The fact that Vettel had already reached that mark three races previously - in what was only his 149th race in Hungary in July - had been somewhat overlooked.
Now, on 42, he is clear of Senna and has Alain Prost's record of 51 wins in his sights, a fact the Frenchman acknowledged after the race. "Well done, Sebastian," Prost said on Twitter. "I can see you in my mirrors now."
When the Mercedes cars were first and second in first practice early on Friday evening - with Nico Rosberg ahead of Hamilton - it looked very much like it was going to be business as usual in Singapore.
But then things started to get unusual. Hamilton and Rosberg were only fourth and seventh in second practice after the sun had set and the Ferraris and Red Bulls suddenly seemed to have an advantage.
Out of the four drivers in those two teams, two were clearly superior to their team-mates - Vettel and Daniel Ricciardo. And the Ferrari had the edge on the Red Bull.
Vettel was in stunning form - and his weekend was such a mirror image of so many of his wins for Red Bull that it was uncanny.
As so many times in the past, he had the fastest car of the weekend. He felt confident in it. He extracted the maximum from it, with a stunning pole lap. And he controlled the race at will, keeping himself just far enough out of reach of his rivals to be comfortable, turning on his blistering pace only when he needed it.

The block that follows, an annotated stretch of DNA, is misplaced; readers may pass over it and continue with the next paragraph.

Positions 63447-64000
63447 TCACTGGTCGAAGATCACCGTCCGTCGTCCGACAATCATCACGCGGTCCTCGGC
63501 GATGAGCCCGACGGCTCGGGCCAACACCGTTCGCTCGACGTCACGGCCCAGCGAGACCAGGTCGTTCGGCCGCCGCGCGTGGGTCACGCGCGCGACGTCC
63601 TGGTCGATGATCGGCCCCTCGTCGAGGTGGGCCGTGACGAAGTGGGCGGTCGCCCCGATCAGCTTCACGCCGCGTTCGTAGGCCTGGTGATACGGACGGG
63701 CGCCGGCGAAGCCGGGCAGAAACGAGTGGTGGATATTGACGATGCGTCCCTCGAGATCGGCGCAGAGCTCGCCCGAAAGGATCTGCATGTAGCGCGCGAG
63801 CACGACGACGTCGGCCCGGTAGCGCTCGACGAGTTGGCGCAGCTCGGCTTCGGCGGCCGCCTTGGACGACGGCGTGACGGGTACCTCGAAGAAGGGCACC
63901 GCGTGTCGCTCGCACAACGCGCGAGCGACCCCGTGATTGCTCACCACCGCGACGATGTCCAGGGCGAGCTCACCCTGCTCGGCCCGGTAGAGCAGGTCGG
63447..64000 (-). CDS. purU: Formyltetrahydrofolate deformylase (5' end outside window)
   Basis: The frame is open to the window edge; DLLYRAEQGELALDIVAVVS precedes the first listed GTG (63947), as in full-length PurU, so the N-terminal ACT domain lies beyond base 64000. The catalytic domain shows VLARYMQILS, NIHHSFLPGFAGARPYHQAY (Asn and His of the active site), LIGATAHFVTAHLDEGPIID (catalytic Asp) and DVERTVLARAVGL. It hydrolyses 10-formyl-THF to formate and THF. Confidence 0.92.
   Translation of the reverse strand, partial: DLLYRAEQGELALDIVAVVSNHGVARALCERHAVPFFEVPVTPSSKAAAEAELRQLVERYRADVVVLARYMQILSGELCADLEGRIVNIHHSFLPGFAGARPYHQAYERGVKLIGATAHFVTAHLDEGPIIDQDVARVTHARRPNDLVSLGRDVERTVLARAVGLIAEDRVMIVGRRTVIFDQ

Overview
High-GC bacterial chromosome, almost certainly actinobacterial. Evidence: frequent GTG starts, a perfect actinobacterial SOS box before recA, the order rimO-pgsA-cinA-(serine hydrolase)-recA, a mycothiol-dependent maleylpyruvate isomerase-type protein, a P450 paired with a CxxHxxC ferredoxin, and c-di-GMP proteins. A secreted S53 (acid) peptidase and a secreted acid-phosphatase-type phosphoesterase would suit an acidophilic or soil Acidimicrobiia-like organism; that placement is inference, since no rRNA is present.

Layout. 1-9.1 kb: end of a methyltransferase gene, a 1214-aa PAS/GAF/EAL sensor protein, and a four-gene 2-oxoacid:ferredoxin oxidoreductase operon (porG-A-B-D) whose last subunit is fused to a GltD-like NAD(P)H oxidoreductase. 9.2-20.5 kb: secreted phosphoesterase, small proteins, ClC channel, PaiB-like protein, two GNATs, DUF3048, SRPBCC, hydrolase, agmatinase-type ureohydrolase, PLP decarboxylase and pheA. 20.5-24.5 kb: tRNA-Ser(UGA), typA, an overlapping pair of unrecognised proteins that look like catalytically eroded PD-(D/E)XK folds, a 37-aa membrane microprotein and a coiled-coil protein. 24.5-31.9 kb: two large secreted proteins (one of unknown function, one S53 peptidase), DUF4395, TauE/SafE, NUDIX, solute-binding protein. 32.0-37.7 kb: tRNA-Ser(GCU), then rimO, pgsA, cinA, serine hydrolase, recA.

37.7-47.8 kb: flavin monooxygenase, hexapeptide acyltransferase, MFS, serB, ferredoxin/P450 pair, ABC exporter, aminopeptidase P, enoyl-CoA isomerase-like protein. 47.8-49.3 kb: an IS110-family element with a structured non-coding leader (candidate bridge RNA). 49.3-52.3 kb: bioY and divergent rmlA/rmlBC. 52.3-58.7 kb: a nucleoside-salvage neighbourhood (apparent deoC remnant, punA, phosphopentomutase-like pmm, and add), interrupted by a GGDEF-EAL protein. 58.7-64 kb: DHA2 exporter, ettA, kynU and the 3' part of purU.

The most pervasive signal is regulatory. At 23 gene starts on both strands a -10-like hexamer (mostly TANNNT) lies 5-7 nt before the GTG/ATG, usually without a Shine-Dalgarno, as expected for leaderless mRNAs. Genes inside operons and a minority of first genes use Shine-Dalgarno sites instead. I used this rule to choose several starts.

Even before Singapore, how different Vettel has looked this year from the tortured, confused figure he cut in his final season with Red Bull in 2014, when he was more often than not beaten by Ricciardo.
Substantially quicker than team-mate Kimi Raikkonen - just as Alonso was last year - Vettel has slipped comfortably into the role of team leader and Ferrari have rallied around his work ethic and relaxed but steely personality.
Sterling work over the winter on the car's engine - its biggest weakness last year - elevated them to second-best team behind Mercedes. But the deficit was still large and there was clearly plenty of work still to do.